The church conducted its fourth in-person worship service outside in the courtyard on Sunday, “which allows us to welcome people, as many as who want to come,” she said. People must wear masks and bring their own chairs. Temperatures are taken and there is no singing. Last Sunday was also the first for bringing back Communion, with wafers and juice in individual cellophane packages.

White said the sanctuary has been mapped out with tape for Alcoholics Anonymous meetings, but the maximum it can hold right now is 50.

“We’re taking it month by month,” she said, “being fully conscious of the fact things could shut down quickly.”

Since the shutdown in March, White has been offering online services. “It’s a lot of work but people need to be together,” she said.

Wilton Congregational

“We have been very conservative,” the Rev. Anne Coffman said of Wilton Congregational Church on Old Ridgefield Road.

She led a few outdoor services in September, adding, “we’re preparing to move inside, we’re not sure when, maybe by the beginning of next month.” The church is waiting for air scrubbers for the HVAC system. Small, in-person meetings, with masks, have been held for the past six weeks, she said.

“We are going through other protocols with our lay leaders,” she said. “We probably will not be able to accommodate 50 percent, but we will be able to have more than we’ve been able to accommodate so far.”

Hope Church

Hope Church on Wolfpit Road has been open for a live service at 9:30 a.m. since July 4, and attendance has been capped at 100. With capacity for 350 people, it cannot go any higher and still maintain social distancing, Pastor Don Hay said.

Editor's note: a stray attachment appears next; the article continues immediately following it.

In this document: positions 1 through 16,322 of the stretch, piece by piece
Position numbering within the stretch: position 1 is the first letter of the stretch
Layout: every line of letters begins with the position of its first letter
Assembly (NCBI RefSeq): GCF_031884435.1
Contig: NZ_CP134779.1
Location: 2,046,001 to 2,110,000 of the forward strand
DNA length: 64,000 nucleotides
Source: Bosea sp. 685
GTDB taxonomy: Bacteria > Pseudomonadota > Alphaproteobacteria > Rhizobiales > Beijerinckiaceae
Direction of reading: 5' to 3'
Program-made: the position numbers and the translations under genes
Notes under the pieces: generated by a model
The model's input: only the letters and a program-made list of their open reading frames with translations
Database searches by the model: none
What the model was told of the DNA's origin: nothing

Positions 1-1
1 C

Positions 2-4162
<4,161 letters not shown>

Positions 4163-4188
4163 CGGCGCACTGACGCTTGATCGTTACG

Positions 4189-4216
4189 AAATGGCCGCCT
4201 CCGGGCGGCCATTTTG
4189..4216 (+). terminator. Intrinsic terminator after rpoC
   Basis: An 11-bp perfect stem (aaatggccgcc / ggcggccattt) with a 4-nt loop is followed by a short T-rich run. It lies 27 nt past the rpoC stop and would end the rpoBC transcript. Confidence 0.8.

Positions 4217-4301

The 9:30 a.m. service is also live-streamed and rebroadcast at 11. Four weeks ago, the church offered a children’s program, which enables parents to attend the adult service.

“With that, we have more people coming back. As we get more people, if it’s too crowded, they get nervous. The next phase will be adding a second live service,” Hay said.

“We’ve seen a 10-percent increase week over week,” he said, with 125 people attending on Oct. 4. There is an overflow room down the hall from the sanctuary, Hay said.

“We ask people to wear masks, we check everyone in and help them get to their seats. Seating is distanced,” Hay said. “For those who want to take off their mask, they can.”

Communion is pre-packaged and the church does not pass an offering plate. Donations may be made online. For each service, the scriptures and notes are on an app that can be downloaded to one’s phone, and they are also on a screen in the sanctuary.

After the service, there is no congregating in the lobby. “We had an ice cream truck outside on a few Sundays to encourage people outside. We don’t want them to feel kicked out,” Hay said.

He said Hope Church will “definitely” do a Christmas service both in person and online, with a view to “not pack them in too tight.”

“We don’t want to do anything that makes the community feel we don’t care about them, but we also try not to be people who live in fear,” he said.

“We try to navigate being wise and be a people who put our hope in God and have the community be glad we’re here.”